Excessive STJ Inversion

For the client who has limited hallux dorsiflexion due to an inverted STJ and dorsiflexed 1st metatarsal our goal is to increase foot mobility and neutralize the STJ.

Supinated_1For this client we want to mobilize the platnar foot, tibialis anterior and deep hip rotations.

Combination Structural & Functional Limited Dorsiflexion

Hallux Valgus

Similar to hallux limitus, the client with bunions often presents with joint space narrowing and coral spurring which can begin to block hallux dorsiflexion.

With bunions structure is not the only contributor to limited joint mobility.   Bunion formation is also greatly associated with foot type – specifically eversion / over-pronation and generalized foot instability.

For this client we must consider both structural limitations (need X-ray) as well as our ability to slow the format1426198925_Bunion-Bootie-Before-Afterion of the bunion through corrective exercises.

In addition to the foot and hip strengthieng exercises mentioned above for the STJ eversion, we also want to include a medial stretch to the great toe with either tape or a Bunion Bootie (

This medial pull will mildly stretch the adductor hallucis muscle as well as position the abductor hallucis for better intrinsic activation.

Final Key Tips & Pearls

A few additional paddings and modifications to inserts and shoes which may benefit your client include:

– Reverse Morton’s Extension

– Cluffy Wedge

– LA Pad & Varus Posting

Finally my last tips of advice:

– Please know why you are doing what you are doing.   I am seeing too much of cluffy wedge for everyone! and l don’t think everyone fully understands who and when this is the most appropriate.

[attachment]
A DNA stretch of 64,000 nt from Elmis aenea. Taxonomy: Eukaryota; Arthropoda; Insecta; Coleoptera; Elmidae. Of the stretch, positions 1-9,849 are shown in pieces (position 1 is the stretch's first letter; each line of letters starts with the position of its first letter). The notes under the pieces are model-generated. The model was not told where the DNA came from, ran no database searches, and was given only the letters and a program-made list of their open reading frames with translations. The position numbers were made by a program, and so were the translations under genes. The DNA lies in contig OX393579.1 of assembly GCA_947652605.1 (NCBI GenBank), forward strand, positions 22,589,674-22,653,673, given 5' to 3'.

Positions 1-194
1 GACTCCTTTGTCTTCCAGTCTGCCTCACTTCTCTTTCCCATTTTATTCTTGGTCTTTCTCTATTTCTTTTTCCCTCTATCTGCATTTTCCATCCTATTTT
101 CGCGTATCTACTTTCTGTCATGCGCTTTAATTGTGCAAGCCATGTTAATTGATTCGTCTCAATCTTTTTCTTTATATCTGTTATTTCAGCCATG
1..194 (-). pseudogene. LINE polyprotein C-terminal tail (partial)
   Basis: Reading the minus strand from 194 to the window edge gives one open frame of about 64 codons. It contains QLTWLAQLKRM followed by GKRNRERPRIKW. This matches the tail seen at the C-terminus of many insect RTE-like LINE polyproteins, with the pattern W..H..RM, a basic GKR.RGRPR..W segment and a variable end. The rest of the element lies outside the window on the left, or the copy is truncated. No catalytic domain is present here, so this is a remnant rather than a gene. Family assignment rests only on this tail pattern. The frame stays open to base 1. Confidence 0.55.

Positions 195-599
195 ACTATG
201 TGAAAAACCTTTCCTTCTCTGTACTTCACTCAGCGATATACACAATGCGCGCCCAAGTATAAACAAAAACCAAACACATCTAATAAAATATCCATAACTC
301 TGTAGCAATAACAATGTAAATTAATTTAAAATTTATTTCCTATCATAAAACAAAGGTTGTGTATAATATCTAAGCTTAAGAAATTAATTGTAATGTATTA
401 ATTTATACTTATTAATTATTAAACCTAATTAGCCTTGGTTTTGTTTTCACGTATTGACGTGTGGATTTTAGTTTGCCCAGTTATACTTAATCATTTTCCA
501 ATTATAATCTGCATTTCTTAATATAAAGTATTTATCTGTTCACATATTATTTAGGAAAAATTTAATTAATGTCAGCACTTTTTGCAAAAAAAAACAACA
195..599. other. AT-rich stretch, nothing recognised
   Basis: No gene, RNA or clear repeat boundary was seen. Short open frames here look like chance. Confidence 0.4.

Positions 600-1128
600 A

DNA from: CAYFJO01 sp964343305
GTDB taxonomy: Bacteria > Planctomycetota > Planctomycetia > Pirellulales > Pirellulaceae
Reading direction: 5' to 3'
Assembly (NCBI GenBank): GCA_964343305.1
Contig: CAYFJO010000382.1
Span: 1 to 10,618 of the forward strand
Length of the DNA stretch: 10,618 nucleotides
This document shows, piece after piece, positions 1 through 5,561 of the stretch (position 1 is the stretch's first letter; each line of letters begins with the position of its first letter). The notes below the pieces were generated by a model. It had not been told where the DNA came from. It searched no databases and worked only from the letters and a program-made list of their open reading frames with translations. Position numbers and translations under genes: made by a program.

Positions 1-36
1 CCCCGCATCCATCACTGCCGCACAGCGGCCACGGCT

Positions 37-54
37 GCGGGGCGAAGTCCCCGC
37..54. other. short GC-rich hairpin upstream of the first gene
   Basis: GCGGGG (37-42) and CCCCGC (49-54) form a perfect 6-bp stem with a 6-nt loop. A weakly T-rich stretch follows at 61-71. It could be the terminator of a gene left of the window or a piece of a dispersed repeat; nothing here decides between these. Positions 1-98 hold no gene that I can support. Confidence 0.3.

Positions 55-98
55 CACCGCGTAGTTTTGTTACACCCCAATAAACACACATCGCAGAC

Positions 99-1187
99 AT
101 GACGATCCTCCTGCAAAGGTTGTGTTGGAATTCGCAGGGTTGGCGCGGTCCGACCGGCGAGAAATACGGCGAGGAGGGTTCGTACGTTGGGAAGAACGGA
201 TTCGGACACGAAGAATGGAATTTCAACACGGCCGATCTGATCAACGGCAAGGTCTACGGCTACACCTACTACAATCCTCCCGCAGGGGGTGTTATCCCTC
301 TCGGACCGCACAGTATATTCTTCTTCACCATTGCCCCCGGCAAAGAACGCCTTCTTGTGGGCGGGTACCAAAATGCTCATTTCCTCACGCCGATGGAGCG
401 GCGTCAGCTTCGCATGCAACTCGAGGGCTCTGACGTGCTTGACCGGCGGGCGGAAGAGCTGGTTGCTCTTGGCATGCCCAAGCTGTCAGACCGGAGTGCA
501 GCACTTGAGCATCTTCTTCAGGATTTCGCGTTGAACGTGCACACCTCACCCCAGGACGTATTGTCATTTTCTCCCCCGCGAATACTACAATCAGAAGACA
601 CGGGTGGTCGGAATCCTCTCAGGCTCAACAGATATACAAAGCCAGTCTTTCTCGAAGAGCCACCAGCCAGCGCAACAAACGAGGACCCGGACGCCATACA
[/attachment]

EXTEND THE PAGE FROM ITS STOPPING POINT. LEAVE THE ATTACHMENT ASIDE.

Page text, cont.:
– Remember sometimes it’s best to refer out.

– When in doubt get a copy of your client’s X-rays

To continue exploring this topic I encourage you to check out our upcoming FREE educational webinar on Wednesday August 19th at 9pm EST.   All webinars are recorded so if you cannot tune in live you will be sent the recorded version!    Sign up HERE

And finally – as always – remember to say #barefootstrong!

Dr Emily 

Foot Function & Fascial Lines Series

Great Toe Mobility : The Linchpin to Movement Longevity | (Part 2 – Functional Assessment)

I am very happy to see the overwhelming response to yesterday’s Part 1 of 3 blog posts in our Great Toe Mobility series.

Based on the responses it seems like many of you are already considering the great toe and it’s mobility during your assessments – great job!  In today’s post we are going to review some of the most functional assessment techniques for the great toe as to ensure that we are all accurately and effectively assessing hallux dorsiflexion.

If you recall in Part 1 we emphasized the interconnection between great toe mobility, 1st ray stability and STJ position.   Remember this interconnection as we go through the below assessment techniques.   If you have not read Part 1 I highly recommend you reading it before proceeding to Part 2 – even if you think you know your great toe mobility.   Part 1 is HERE

Open Chain vs. Closed Chain Assessment  

When considering hallux dorsiflexion we always want to do both an open chain and a closed chain assessment.   Reason being that in the open chain assessment we are getting an idea of the joint integrity and are able to rule out any crepitus or arthritic changes that may be present in the joint.   Meanwhile in the closed chain assessment we are now factoring in functional stability of the foot to see if it allows maximum hallux dorsiflexion.  One should not be done without the other.

Step 1 – General 1st MPJ Appearance 

Morton's ToeAlways start by looking at the 1st MPJ non-weight bearing.

Do you see a bunion?   Depending on the size of the bunion this can greatly effect the integrity of the joint as well as alter push-off position.

Do you see spurring dorsally?   In the presence of arthritis and altered joint function, the body starts to create spurs or osteophytes along the dorsal aspect of the joint.

These are easiest seen on X-ray but you can often see them or palpate them along the dorsal joint line.   Depending on the degree of osteophytes they can begin to limit hallux dorsiflexion during push-off.